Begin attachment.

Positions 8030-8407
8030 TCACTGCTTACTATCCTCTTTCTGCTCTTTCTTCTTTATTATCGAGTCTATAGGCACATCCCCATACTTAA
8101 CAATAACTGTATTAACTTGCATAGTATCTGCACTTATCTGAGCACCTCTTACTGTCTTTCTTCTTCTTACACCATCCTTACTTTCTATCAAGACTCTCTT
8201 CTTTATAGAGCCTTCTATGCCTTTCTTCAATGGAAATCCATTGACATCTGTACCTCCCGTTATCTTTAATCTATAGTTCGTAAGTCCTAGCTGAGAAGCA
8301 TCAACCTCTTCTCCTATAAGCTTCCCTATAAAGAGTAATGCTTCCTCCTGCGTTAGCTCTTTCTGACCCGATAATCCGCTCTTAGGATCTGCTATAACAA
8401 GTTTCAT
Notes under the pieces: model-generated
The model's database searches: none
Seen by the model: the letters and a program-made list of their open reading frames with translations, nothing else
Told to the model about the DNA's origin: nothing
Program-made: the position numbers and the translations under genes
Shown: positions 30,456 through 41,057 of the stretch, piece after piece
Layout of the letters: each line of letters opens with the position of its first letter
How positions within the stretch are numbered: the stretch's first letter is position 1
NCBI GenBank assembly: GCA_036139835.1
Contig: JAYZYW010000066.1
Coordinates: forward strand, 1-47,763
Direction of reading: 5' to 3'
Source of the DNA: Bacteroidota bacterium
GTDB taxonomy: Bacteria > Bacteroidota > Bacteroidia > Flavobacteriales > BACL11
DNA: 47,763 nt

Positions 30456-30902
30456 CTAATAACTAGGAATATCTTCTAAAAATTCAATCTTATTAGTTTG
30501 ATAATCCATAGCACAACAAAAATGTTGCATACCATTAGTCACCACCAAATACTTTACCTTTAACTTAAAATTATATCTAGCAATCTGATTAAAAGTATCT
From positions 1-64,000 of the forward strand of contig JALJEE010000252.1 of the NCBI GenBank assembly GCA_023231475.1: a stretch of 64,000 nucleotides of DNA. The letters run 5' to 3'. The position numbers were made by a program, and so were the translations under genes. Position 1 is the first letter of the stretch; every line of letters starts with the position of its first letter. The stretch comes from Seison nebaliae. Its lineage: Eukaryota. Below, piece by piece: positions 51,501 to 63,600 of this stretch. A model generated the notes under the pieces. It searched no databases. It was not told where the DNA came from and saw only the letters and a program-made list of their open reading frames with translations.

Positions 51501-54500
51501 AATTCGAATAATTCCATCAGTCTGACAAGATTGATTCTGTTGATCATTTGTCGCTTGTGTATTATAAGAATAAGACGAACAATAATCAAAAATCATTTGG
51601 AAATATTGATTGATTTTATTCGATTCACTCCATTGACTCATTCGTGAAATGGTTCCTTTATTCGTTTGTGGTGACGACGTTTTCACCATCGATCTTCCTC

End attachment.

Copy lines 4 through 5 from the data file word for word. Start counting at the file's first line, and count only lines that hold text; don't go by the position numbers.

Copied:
8201 CTTTATAGAGCCTTCTATGCCTTTCTTCAATGGAAATCCATTGACATCTGTACCTCCCGTTATCTTTAATCTATAGTTCGTAAGTCCTAGCTGAGAAGCA
8301 TCAACCTCTTCTCCTATAAGCTTCCCTATAAAGAGTAATGCTTCCTCCTGCGTTAGCTCTTTCTGACCCGATAATCCGCTCTTAGGATCTGCTATAACAA